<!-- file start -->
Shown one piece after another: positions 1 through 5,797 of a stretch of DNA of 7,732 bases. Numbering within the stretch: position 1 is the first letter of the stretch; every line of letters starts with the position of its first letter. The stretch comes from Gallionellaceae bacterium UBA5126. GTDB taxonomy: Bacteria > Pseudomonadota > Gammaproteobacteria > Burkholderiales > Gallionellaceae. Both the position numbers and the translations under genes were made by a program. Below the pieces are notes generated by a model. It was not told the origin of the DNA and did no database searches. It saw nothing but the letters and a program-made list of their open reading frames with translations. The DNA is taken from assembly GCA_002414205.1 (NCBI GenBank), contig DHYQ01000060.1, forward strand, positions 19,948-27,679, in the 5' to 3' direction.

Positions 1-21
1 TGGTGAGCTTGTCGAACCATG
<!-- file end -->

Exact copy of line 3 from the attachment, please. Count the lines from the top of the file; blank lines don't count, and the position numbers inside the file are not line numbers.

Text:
1 TGGTGAGCTTGTCGAACCATG